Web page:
The Stone Market

Exceptional Primary Materials

Precious stones have always been :

  • Measurements of wealth, icons of power, mementos of love, spoils of war, objects of desire, and, even emergency liquidity.
  • The world’s oldest and most compact way of fortune securitization offering an unmatched level of discretion and portability.
  • The ideal medium for preserving or transmitting an inheritance.

Thus, these exceptional primary materials allow :

  • A safe and sustainable investment opportunity with no relation to the stock market.
  • The stability of tangible and durable goods compared to the volatility of financial markets.
  • Long-term investment and interesting portfolio diversification solution.

Market Overview

The precious stones market is divided inTO two distinctive areas :

  • The colorless diamond market
  • The colored stones market

While the diamond market is a standardized industry where prices are set weekly by the Rapaport Price List and large cartels (such as De Beers) own both mines and central distribution systems, the colored stone industry is an over-the-counter market constituted of small actors and dominated by the law of supply and demand.

Professional advice is essential to access this type of market, assess a gem’s quality, and help you find the best value for money.

« How important are outside experts who can understand the uniqueness, specialness and rarity of a gemstone? [ …] If you’re thinking of buying a gemstone, you need an advisor who’s seen a lot of stones. He can relate it to specific points of reference that he has seen with his own eyes. I think that’s hugely important. The ruby is a very good example. A pigeon’s blood ruby is not an exact definition of colour. It’s sort of an agreed upon term that the trade uses to describe a particular, very small spectrum of the red end of the colour scale. So you really need to determine if this is a good pigeon blood. The only way you can determine if something is good or exceptional is by mentally comparing it with many other top-quality stones you’ve seen. A laboratory certificate is not going to do that. » « The same is true for coloured diamonds. In my experience, no blue diamond is like another one. A blue diamond can only refer to other blue diamonds. It’s not like any other gemstone. Don’t think a blue diamond is going to look like a sapphire. It’s an entirely different and special colour and gem. We have to stop thinking of particular types of coloured diamonds, particularly blue, pink, as a category of gemstones — they’re individuals. »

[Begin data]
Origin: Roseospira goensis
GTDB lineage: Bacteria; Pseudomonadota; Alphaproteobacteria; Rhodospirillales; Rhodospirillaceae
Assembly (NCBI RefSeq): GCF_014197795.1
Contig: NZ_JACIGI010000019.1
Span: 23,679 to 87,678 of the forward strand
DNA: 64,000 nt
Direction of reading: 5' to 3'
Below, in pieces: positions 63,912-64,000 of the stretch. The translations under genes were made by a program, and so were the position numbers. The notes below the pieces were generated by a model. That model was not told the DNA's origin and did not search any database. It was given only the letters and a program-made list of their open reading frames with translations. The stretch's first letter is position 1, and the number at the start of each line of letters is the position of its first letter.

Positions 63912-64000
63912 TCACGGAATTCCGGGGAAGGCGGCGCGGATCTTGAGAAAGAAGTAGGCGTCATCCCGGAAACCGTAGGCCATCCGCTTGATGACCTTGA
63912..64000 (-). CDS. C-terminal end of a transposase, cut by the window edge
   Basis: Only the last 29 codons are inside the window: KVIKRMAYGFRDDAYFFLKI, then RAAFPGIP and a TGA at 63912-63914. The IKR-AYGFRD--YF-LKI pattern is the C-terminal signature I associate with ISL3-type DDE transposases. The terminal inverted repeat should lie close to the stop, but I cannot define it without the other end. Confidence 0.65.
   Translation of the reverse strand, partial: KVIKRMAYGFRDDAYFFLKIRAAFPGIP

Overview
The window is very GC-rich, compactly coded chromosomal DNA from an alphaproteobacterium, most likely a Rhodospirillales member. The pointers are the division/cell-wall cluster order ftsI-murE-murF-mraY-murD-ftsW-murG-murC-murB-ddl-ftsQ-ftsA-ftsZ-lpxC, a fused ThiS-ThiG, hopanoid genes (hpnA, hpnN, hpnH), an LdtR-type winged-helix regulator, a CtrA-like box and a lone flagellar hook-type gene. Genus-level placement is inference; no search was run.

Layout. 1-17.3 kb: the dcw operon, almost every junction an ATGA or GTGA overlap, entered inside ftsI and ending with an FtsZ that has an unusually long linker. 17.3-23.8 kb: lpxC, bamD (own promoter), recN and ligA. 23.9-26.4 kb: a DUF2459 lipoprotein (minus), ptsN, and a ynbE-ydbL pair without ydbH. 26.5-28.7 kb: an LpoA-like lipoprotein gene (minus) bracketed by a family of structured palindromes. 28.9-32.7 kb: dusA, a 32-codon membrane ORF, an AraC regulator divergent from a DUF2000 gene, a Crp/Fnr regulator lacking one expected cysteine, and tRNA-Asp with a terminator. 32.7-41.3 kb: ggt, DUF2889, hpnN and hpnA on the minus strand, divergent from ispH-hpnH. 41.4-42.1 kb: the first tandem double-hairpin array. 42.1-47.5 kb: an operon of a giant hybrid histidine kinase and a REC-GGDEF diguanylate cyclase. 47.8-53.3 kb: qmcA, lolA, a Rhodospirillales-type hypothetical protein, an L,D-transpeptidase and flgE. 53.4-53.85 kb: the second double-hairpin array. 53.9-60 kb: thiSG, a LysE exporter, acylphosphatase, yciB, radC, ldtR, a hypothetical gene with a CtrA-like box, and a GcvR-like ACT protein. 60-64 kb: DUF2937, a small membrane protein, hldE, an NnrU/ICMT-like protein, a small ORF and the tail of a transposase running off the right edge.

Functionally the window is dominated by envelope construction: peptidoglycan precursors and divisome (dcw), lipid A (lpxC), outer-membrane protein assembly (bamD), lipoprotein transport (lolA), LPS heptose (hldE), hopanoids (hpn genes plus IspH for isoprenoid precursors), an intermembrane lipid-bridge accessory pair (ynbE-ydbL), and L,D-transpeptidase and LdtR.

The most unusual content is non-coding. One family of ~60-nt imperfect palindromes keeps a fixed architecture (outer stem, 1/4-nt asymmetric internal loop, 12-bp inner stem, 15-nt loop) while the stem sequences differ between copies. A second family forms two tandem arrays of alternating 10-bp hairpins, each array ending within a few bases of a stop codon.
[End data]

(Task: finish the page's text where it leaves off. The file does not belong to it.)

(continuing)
Interview originally published on Rapaport Magazine of April 2016 and fully reproduced on

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